Ehud closed his eyes and breathed slowly. After a few moments Ehud was in a trance.

Ehud, God said.

I am here, Lord, Ehud responded with his thoughts. What is this place?

It is a Defining Place. The history of the Children of Israel will be shaped here.

What are we to do?

Touch their minds and I will show you.

Ehud sent his thoughts to his two companions. Boaz and Ruth felt suddenly drowsy, closed their eyes and entered into a light trance. Boaz had felt God’s presence before, but Ruth shuddered at the new sensation. Her entire body tingled as she felt a presence at once foreign and familiar.

The three of them saw a vision of a massive army arrayed on a mountain range. Across the valley, on an opposing mountain range, with just a thin gurgling stream dividing them, stood a smaller, rag-tag army of the tribes of Israel.

Many years in the future, the Philistines will dominate the tribes of Israel, God’s voice echoed in their heads.

God? Ruth asked in her mind, petrified. Boaz and Ehud could hear her thoughts as well as God’s response.

Yes, my child. Do not fear. You have come under My wings and I shall safeguard you. My servants Ehud and Boaz have done well. And you, Ruth, are just beginning.

I am here, God.

Behold, your sister’s son.

A vision of a giant emerged from the ranks of the Philistine army. He had the looks and build of King Perath, but was at least twelve feet tall. He wore a heavy armor of copper that covered his entire body. Only his clean-shaven face could be seen under his helmet – his face and his eyes. Ruth recognized the eyes of Orpa in the gargantuan face. They were her own eyes. They were the eyes of their father, the cunning, vicious Eglon of Moab. Ruth shuddered and knew that no mortal force could destroy this monster. This was one of the warriors Sumahtrid had promised the Philistines and she understood immediately how the Israelites would cower before this giant.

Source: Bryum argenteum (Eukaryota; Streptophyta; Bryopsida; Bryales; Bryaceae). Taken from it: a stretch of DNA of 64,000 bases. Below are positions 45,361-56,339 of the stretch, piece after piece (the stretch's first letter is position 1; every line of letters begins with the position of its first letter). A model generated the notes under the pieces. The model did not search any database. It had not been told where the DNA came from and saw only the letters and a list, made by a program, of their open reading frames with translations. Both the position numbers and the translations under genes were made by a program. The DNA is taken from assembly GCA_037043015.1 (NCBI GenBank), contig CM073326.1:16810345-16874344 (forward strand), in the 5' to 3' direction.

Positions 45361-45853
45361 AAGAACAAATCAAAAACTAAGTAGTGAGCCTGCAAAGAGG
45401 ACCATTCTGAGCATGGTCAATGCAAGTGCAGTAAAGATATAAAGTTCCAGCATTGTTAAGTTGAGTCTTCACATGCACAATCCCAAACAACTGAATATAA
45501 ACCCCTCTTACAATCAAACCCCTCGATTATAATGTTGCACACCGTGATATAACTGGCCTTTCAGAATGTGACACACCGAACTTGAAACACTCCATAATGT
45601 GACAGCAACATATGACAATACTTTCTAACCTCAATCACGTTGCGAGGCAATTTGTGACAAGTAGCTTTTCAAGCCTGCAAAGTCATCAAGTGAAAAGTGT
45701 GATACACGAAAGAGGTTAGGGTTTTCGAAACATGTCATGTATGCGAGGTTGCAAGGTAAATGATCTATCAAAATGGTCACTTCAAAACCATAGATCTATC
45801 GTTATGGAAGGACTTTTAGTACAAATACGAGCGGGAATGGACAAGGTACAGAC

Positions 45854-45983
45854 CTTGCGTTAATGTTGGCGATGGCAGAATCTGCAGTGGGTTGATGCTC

But a savior shall rise up from Israel, God continued.

The vision moved to the Israelite camp. They saw the pavilion of the Israelite king, a tall man in armor with a long beard holding a sword in his left hand.

A Benjaminite! Ehud thought with some excitement.

Yes. A Wolf of Benjamin. He will perform mighty deeds, but for this giant only a Lion of Judah has a chance to defeat him.

They saw a young shepherd enter the pavilion. He was a handsome redhead in a simple tunic. He reminded Ruth of Mahlon. Then she saw the young man’s eyes and recognized her own eyes staring back. They contained the intelligence, the cunning, the controlled ferocity that was her bloodline. But they were mixed with a humility and faith that made Ruth think of Boaz.

This boy will overcome the giant? Ruth thought.

Only with the help of all of you, and others that I will call on at the Defining Place.

How, Lord? How will you do this? Boaz asked in his mind. How can we help someone that roams the world years after we are no longer here? These events are surely decades from now.

Time and space are the fabric of my creation. Just as I can carry a man from one edge of the sea to the other, so too, I can take him from the beginning of time until its end. I have done this with your forefathers and I shall call on them once again. Boaz, you shall be in the company of your ancestors.